As with all industries, one, like the military industry, has gained momentum thanks to the advancement of technology. One example is the Iron Dome, backed by the US with $200 million. Rafael Advanced Defence Systems and Israel Aerospace Industries joined forces to build this advanced air defense system. It can intercept any incoming missile launched between 4 to 90 km distance. However, experts believe this range expanded over time. Israel claims that this air defense system can successfully intercept 90% of incoming projectiles.
How Iron Dome works
The Iron Dome can be broken down into three parts. The first part is a detection and tracking radar system that detects incoming missiles’ speed and trajectory. Then, the radar passes the information to the control center, the second part, the Battle Management and Weapons Control. It calculates if the missile poses a threat to a populated area. If it does pose a threat, then it commands the Missile Firing Unit to launch a missile to intercept the incoming hostile missile.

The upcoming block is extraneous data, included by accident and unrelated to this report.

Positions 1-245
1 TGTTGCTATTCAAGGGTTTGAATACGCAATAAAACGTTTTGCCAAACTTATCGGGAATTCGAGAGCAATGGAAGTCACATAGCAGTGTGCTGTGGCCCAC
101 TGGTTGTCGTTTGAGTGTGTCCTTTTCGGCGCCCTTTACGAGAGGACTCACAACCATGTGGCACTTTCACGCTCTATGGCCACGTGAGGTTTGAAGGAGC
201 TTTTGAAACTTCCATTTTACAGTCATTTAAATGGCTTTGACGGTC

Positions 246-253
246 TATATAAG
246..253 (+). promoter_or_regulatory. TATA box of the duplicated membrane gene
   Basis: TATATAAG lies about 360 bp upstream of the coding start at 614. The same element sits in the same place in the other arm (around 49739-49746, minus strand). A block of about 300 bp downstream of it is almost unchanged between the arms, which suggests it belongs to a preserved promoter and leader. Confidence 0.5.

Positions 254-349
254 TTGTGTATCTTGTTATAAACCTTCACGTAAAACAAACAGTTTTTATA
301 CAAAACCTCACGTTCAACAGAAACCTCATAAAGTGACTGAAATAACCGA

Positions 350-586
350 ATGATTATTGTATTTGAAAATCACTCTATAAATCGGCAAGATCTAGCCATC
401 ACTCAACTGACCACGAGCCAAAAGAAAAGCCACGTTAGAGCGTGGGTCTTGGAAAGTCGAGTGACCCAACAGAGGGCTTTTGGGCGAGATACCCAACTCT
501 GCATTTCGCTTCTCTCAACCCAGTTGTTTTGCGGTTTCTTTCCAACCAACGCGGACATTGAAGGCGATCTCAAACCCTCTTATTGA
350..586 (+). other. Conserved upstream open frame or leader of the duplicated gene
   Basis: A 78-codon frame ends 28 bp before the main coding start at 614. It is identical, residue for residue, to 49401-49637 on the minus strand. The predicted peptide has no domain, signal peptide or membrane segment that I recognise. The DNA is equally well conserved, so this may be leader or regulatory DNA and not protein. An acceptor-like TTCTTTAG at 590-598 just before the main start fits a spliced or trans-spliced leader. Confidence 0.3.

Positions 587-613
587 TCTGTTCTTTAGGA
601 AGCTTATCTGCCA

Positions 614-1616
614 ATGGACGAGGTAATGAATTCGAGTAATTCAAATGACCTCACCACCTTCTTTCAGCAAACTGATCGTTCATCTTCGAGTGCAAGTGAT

There are three to four launchers in each unit. Each of the launchers holds 20 Tamir Interceptor missiles. These missiles have electro-optic sensors and are an all-weather air defense system. Iron Dome’s launchers are usually scattered over the defending area, unlike traditional air defense systems. They connect to the control unit with a secured wireless connection.
The Iron Dome can intercept missiles with speeds up to 2.2 Mach. The system is also present elsewhere, such as the naval version, C-Dome, deployed in 2017. In 2020, Rafael Advanced Defense Systems delivered two defense system batteries to the US Army.
Although many countries are interested in buying an Iron Dome, there are two problems to consider. First, it costs thousands of dollars to intercept a rocket. To tackle this issue, Israel is developing a laser-based air defense to destroy hostile missiles mid-air. This will hopefully bring the cost down. Second, the Iron Dome can only intercept several missiles. A report from Forbes pointed out that if its control unit faces a large number of missiles, it won’t intercept them all. The rest of the missiles will penetrate the protection, meaning additional defensive measures might be necessary. However, it’s still much better than not having coverage of the Iron Dome.
YouTube: Watch Israel’s Iron Dome Intercept Wave of Rockets From Gaza | WSJ News
Photo credit: The images used are owned by Rafael Advanced Defence Systems and were part of a press release.
Sources: David Hambling (Forbes)